Cindy Fullwiler is a self-taught North American nature and wildlife photographer. After her retirement in 2010, she knew this was the time to travel and learn the art of photography--a lifelong goal. Cindy has traveled and photographed the coasts of California, Oregon, Washington, Vancouver Island, and England. Her love of wildlife and nature combined with her environmental education degree translate into a unique perspective in her photographs. It is Cindy’s goal to produce not just pretty photographs but also to tell a story with conservation center stage. Her commitment to “first do no harm” is paramount in her field practices because in Cindy’s view, no photograph is worth disturbing animals in their natural habitat. Cindy has accomplished much in her short time as a photographer, most recently exhibiting at the Washington State Convention Center, Sequim Civic Center and Sequim Museum and Art Gallery. Her work has been published in several local visitor guides, brochures, art journals, blogs, and newsletters. One of her grizzly bear photographs was also recently featured in the online magazine Discover Vancouver Island in a post highlighting Campbell River. Cindy has a great love of birds and grizzly bears. When she is not out photographing, Cindy is busy volunteering with several local groups. She completed a photography conservation project for the Olympic Peninsula Audubon Society on climate change and bluebirds, submitting photographs and video recordings of bluebirds nesting at properties in Clallam County. You may also find Cindy at Carrie Blake Park, leading bird walks for OPAS. To see more of Cindy’s work, visit: www.cindyfullwilernaturephotography.com

Salish Sea Variation #4
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monica Gutierrez-Quarto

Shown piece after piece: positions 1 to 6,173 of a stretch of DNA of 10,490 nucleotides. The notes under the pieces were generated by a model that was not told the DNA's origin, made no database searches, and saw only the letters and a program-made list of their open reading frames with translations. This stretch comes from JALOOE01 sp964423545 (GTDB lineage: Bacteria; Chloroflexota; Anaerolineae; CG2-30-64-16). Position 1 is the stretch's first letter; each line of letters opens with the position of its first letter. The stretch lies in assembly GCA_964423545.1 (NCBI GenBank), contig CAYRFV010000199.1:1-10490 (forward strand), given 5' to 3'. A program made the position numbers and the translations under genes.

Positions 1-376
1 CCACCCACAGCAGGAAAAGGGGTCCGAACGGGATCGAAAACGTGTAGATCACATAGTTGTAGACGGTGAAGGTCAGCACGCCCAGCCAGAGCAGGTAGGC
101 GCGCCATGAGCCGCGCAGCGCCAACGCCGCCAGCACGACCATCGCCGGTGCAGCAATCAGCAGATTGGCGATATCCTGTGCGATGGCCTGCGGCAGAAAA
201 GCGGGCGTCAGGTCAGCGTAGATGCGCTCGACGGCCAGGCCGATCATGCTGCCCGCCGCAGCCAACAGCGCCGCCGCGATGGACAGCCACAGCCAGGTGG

From the Artist:

My woodcuts are inspired by the Olympic Peninsula’s bountiful nature-- its wild and pristine wealth of mountains, forests, beaches and rivers. I never get tired to use the element water, an essential element for life and creation. It is present in many of my prints. My interest is to try to capture the soul and essence of the landscapes using a limited ink color palette in contrast with sharp black ink and white spaces. I want my art to inspire people who are trying to reconnect with nature and motivate them to protect our Mother Earth. The materials used also are from nature as I use wood for my carvings and 100% cotton archival papers for printing support.

Billowing Cloud-Horses
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Fran Holt


From the Artist:

I paint what interests me. Painting, for me, is a form of possession; whether it’s a landscape, a thought, or a sensation, if a painting is “true and real” one can somehow possess the original idea by the truthfulness of its painted equivalent. My current body of work explores the world of carousel horses, using the carved creatures as a starting point for a painted fantasy. Real-world horses are astonishing creatures, and interpreting an interpretation - a removed reality - allows an unusual look into a horse’s world.

Salmon Race

Salmon Race

Price: 8,000.00 

Jennifer Kwon


From the Artist:

My inspiration comes from observing the beauty and innocent nature of wildlife. I live in Northwest, where I can see and feel the grace of God through abundance of nature. I am amused by observing a changes in nature as new buds sprout, grow, blossom, and fall within four seasons. I also enjoy watching animal life in nature as I imagine some make believe story from many wildlife characters. After observing sockeye salmon return to hatchery a year after a year, the life story of salmon fascinated and inspired me to begin the series of salmon paintings. Returning to the birth place swimming up through many obstacles, hardship and only to start off a new beginning is an example of truly endless cycle of life and a love story. I like to keep my painting technique to the basics with use of traditional medium. Main focus of my paintings is to illustrate many story of wildlife with humanity. Through my artwork, I want to express the peace, harmony, and humor and to offer a warm and joyful atmosphere to the viewers.